So let me counterbalance “fly-jin” by coining a word too: “sheeple.” By this, I mean people who timidly follow the herd even when it hurts them as a whole. They are unwilling to impinge upon their comfortable, convenient middle-class existences, or threaten their upward social mobility, by demanding a safer or more accountable system. Worse, they decry those who do.

If these sheeple had had their way, Japan’s nuclear industry’s standard operating procedure of disinformation and coverup would have continued after Fukushima, as it did after previous nuclear accidents in Tokai and Kashiwazaki. But this time the accident was big enough to potentially irradiate the international community. Ironically, it sometimes falls upon the dread foreigners to save the sheeple from themselves.

But again, the situation is particularly pathetic for NJ (and the opportunistic NJ rent-seekers) because, given their permanent “guest status” in Japanese society, they are expected to act like sheeple without ever being a full member of the herd. They neither have the same opportunity to speak their minds as residents, nor defend themselves from unfair bashing in public.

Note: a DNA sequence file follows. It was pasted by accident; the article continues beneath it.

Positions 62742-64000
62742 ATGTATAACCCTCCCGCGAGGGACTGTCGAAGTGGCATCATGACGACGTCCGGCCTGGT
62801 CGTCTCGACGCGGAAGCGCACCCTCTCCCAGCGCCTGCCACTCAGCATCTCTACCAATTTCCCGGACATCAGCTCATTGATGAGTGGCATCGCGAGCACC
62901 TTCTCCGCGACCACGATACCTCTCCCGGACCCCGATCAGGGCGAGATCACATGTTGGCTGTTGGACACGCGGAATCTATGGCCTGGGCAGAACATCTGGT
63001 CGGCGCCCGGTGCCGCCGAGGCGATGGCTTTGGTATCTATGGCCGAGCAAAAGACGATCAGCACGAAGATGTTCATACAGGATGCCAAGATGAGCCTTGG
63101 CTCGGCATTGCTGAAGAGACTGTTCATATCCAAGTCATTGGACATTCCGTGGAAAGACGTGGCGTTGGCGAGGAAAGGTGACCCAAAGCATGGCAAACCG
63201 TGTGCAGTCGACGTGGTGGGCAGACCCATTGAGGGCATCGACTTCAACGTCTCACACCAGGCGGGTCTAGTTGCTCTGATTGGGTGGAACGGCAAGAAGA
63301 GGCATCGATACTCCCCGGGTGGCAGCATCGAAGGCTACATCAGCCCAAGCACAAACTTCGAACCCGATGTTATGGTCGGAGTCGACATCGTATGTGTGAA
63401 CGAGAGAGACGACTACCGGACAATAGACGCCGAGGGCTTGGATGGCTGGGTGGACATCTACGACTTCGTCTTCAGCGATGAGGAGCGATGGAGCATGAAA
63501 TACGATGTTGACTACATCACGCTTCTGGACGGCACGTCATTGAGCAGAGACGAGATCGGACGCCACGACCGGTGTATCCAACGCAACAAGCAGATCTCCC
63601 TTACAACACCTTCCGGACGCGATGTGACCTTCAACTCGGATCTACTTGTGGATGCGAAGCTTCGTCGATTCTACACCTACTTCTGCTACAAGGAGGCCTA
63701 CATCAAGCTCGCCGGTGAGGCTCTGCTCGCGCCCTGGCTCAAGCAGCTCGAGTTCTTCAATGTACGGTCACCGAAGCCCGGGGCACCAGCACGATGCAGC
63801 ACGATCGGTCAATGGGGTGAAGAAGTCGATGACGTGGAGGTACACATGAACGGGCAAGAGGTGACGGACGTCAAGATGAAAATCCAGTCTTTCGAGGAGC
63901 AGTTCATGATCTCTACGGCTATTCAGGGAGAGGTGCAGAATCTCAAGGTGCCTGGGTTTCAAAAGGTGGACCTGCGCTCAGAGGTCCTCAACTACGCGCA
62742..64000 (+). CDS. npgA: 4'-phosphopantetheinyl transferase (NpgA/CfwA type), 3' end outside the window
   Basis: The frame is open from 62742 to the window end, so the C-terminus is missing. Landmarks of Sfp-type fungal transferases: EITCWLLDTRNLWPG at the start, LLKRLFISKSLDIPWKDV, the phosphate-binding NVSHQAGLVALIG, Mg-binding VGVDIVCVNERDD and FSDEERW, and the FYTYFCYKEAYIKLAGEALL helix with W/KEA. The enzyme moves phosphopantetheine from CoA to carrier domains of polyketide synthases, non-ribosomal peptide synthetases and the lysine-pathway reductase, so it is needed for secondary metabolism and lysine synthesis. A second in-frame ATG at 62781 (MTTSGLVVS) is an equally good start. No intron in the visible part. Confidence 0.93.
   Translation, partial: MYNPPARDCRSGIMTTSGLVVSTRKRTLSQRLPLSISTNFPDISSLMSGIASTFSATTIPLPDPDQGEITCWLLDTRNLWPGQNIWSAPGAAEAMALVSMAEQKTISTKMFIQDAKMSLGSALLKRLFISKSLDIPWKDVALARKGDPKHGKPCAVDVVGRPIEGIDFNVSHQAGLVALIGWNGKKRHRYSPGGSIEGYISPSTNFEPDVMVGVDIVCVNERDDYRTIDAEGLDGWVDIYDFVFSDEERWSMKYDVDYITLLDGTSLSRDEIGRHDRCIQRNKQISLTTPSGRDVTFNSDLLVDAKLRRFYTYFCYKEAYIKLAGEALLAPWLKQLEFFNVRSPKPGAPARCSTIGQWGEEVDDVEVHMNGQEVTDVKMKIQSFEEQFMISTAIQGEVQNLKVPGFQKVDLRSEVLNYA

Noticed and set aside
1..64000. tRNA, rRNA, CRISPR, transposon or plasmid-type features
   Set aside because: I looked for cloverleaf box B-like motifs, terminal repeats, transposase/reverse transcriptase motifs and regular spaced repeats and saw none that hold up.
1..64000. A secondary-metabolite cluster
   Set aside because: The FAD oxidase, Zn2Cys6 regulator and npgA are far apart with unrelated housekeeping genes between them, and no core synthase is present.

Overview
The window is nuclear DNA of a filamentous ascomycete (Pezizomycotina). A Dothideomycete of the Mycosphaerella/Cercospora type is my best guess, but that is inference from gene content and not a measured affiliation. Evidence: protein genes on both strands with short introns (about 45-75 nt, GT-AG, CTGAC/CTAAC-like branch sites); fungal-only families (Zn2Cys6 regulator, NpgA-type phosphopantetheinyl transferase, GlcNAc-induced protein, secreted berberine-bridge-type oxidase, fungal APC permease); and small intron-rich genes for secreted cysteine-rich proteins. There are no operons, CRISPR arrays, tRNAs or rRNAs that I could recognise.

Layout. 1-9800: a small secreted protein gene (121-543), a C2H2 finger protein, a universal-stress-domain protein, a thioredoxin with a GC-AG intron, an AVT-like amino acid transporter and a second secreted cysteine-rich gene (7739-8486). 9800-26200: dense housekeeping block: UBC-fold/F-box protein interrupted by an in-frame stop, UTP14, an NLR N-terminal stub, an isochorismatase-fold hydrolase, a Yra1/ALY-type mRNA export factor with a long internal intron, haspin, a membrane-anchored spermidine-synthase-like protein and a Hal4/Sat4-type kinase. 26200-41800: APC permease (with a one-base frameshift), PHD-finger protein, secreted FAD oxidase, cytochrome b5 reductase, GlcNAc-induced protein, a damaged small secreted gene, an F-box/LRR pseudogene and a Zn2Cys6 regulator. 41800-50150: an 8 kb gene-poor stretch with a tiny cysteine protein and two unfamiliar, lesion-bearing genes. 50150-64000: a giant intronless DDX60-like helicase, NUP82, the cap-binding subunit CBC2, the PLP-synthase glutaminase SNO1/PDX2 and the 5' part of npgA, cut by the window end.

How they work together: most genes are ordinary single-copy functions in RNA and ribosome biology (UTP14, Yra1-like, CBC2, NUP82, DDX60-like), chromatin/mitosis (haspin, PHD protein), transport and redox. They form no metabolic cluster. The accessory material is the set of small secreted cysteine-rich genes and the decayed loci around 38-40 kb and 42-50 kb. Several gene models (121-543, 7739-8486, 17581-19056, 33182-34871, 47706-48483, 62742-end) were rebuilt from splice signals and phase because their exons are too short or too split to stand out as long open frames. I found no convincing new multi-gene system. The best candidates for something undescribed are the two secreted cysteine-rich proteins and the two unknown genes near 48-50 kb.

So bully for the fly-jin, or anyone, for protecting themselves and getting out. Why stay and be a sheep or a scapegoat?

Debito Arudou’s new novel “In Appropriate” is now on sale (see www.debito.org/inappropriate.html) Twitter arudoudebito. Just Be Cause appears on the first Community Page of the month. Send comments on this issue to community@japantimes.co.jp